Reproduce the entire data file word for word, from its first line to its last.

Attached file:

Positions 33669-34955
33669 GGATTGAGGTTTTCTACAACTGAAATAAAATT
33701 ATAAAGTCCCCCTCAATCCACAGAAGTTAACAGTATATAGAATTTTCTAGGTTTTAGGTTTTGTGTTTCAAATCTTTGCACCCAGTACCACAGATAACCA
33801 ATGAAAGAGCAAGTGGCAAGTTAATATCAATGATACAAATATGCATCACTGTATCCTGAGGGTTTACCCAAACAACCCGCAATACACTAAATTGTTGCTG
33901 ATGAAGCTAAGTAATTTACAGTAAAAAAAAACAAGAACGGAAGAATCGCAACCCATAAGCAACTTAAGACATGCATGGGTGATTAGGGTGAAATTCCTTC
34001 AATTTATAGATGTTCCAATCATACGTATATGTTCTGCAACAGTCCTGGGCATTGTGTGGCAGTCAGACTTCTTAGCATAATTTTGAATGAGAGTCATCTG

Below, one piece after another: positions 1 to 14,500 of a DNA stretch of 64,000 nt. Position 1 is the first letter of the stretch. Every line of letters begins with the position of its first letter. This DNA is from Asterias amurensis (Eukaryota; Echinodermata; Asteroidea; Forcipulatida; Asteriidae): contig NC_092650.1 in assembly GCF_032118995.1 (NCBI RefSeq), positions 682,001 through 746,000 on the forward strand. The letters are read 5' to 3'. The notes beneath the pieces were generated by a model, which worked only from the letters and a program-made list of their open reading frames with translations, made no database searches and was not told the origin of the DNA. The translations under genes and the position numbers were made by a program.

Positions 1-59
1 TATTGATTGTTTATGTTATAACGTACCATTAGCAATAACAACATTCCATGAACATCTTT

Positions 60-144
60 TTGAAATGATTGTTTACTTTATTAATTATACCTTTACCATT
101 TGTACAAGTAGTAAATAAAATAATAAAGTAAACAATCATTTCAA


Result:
Positions 33669-34955
33669 GGATTGAGGTTTTCTACAACTGAAATAAAATT
33701 ATAAAGTCCCCCTCAATCCACAGAAGTTAACAGTATATAGAATTTTCTAGGTTTTAGGTTTTGTGTTTCAAATCTTTGCACCCAGTACCACAGATAACCA
33801 ATGAAAGAGCAAGTGGCAAGTTAATATCAATGATACAAATATGCATCACTGTATCCTGAGGGTTTACCCAAACAACCCGCAATACACTAAATTGTTGCTG
33901 ATGAAGCTAAGTAATTTACAGTAAAAAAAAACAAGAACGGAAGAATCGCAACCCATAAGCAACTTAAGACATGCATGGGTGATTAGGGTGAAATTCCTTC
34001 AATTTATAGATGTTCCAATCATACGTATATGTTCTGCAACAGTCCTGGGCATTGTGTGGCAGTCAGACTTCTTAGCATAATTTTGAATGAGAGTCATCTG

Below, one piece after another: positions 1 to 14,500 of a DNA stretch of 64,000 nt. Position 1 is the first letter of the stretch. Every line of letters begins with the position of its first letter. This DNA is from Asterias amurensis (Eukaryota; Echinodermata; Asteroidea; Forcipulatida; Asteriidae): contig NC_092650.1 in assembly GCF_032118995.1 (NCBI RefSeq), positions 682,001 through 746,000 on the forward strand. The letters are read 5' to 3'. The notes beneath the pieces were generated by a model, which worked only from the letters and a program-made list of their open reading frames with translations, made no database searches and was not told the origin of the DNA. The translations under genes and the position numbers were made by a program.

Positions 1-59
1 TATTGATTGTTTATGTTATAACGTACCATTAGCAATAACAACATTCCATGAACATCTTT

Positions 60-144
60 TTGAAATGATTGTTTACTTTATTAATTATACCTTTACCATT
101 TGTACAAGTAGTAAATAAAATAATAAAGTAAACAATCATTTCAA